75 positive cases of Covid confirmed in North Gardai continue to investigate Kilmacrennan fire Donegal tourism seminar taking place next week Pinterest WhatsApp Twitter Further drop in people receiving PUP in Donegal Donegal Tourism is inviting all those involved in the industry to its annual Seminar in Letterkenny next week.Tourism providers will hear of the the marketing plans for 2016 and how they can influence and avail of them.Donegal Tourism is this year expanding its membership to a wider geographical and sectoral base.It’s Director, Barney McLoughlin says it will be more representative of the diverse tourism sector:Audio Playerhttp://www.highlandradio.com/wp-content/uploads/2016/03/barneyraw.mp300:0000:0000:00Use Up/Down Arrow keys to increase or decrease volume. WhatsApp RELATED ARTICLESMORE FROM AUTHOR Twitter Google+ Homepage BannerNews Pinterest Facebook By admin – March 3, 2016 Man arrested on suspicion of drugs and criminal property offences in Derry 365 additional cases of Covid-19 in Republic Google+ Previous articleDonegal properties to go under the hammer at latest Allsop auctionNext articleDonegal Deputy Pat the Cope Gallagher widely tipped to secure Ceann Comhairle position admin Main Evening News, Sport and Obituaries Tuesday May 25th Facebook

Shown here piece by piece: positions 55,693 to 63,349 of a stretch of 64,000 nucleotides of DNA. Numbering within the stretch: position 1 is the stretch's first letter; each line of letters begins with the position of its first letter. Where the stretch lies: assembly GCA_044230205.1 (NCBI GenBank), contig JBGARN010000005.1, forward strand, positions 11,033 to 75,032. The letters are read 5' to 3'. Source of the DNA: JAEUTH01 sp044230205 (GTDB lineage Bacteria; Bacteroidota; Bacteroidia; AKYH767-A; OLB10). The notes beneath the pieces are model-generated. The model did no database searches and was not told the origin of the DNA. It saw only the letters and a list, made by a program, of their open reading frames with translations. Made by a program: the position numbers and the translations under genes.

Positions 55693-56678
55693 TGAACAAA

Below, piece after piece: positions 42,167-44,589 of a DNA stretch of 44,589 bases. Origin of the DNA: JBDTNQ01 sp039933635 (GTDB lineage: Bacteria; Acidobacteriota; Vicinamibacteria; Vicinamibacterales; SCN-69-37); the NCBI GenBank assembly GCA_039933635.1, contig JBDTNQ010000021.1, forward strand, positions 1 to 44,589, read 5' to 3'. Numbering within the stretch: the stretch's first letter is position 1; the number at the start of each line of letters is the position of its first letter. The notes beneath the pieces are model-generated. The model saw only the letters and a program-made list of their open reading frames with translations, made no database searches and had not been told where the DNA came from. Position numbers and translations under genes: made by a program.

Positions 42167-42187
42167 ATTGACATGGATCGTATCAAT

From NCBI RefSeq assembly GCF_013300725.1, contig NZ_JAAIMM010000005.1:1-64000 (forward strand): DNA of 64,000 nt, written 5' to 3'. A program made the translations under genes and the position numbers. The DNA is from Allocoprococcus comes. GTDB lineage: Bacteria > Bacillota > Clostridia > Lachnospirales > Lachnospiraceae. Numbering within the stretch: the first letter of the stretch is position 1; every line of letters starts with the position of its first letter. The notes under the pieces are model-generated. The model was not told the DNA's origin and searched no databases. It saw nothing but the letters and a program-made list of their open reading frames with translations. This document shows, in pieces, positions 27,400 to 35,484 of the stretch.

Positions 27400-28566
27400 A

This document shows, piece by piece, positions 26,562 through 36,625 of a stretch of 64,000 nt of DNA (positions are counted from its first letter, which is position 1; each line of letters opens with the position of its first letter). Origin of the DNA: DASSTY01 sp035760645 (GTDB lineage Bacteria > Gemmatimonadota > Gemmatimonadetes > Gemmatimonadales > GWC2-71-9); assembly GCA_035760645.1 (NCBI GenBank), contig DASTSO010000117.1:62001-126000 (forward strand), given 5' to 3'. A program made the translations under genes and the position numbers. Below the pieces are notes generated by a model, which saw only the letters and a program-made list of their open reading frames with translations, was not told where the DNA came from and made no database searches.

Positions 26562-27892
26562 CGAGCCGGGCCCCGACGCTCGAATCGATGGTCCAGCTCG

Top StoriesWith Domestic Flights Scheduled to Resume, BCD Warns Civil Aviation Ministry Of Risks of Spread Of COVID By Central Air Conditioning MEHAL JAIN24 May 2020 8:17 AMShare This – xWith reference to its decision to commence domestic flights from May 25, the Bar Council of Delhi has written to the Civil Aviation Ministry to take immediate adequate measures at all central air conditioned airports so that there is no spread of coronavirus.”We do not know whether Government has taken adequate measures in so far as use of central air conditioning at the airports are…Your free access to Live Law has expiredTo read the article, get a premium account.Your Subscription Supports Independent JournalismSubscription starts from ₹ 599+GST (For 6 Months)View PlansPremium account gives you:Unlimited access to Live Law Archives, Weekly/Monthly Digest, Exclusive Notifications, Comments.Reading experience of Ad Free Version, Petition Copies, Judgement/Order Copies.Subscribe NowAlready a subscriber?LoginWith reference to its decision to commence domestic flights from May 25, the Bar Council of Delhi has written to the Civil Aviation Ministry to take immediate adequate measures at all central air conditioned airports so that there is no spread of coronavirus.”We do not know whether Government has taken adequate measures in so far as use of central air conditioning at the airports are concerned, since now it has been categorically established that central air conditioning is a source of spread of coronavirus”, reads the letter addressed by BCD Chairman K. C. Mittal.In this behalf, the status report filed by Union of India before the Delhi High Court on the Council’s own application raising concerns regarding buildings which are air conditioned and the people working in such environment. The Central Public Works Department, which maintains a large number of Central government offices across the country, has in the status report acknowledged the widespread concern that in these times, when the entire world is facing the threat of COVID, with the summer approaching, the operation of circulating fans, coolers and ACs in offices and work spaces, may lead to the spread of the virus.In order to provide adequate protection against this, the CPWD Directorate had examined the COVID 19 Guidance Document for Air Conditioning and Ventilation prepared by the ISHRAE Task Force (Indian Society of Heating, Refrigerating and Air Conditioning Engineers) on how to operate air conditioning and ventilation systems to control the spread of coronavirus in residences, workspaces and health care facilities. Accordingly, by an Office Memorandum of April 22, the Department decided to use these HVAC guidelines, prepared upon discussion with experts from the industry, research and academia, for the guidance of the field formations of the CPWD throughout the country. It directed that these guidelines are to be implemented by the various field offices of the CPWD which are maintaining Central government work spaces throughout the country to prevent any contamination by air circulation in these offices manned by government officers and staff.”We are sure that on such an important issue, your ministry must have taken care of this particular aspect before commencement of domestic flights. However, you may please ensure, if not already, to take immediate adequate measures at all central air conditioned airports so that there is no spread of coronavirus”, pleads the BCD Chairman.He further avers that “we do not know how far it is correct, but the general message is that this virus came from abroad and was carried by passengers travelling to India from various foreign countries”, lamenting that “If at the initial stage, care could have been taken in January 2020 onwards, things would have been different”. “Now that, all States / UTs are effected, precautions must be taken so interstate risk is ruled out”, it is urged.The Council has further pointed out that the use of central air conditioners in the buildings of the High Court of Delhi for the same reason had to be abandoned and alternative arrangements are being made. “We hope you would kindly take absolute care of everybody, who intends to travel by domestic flight, at all the airports”, reads the letter.Next Story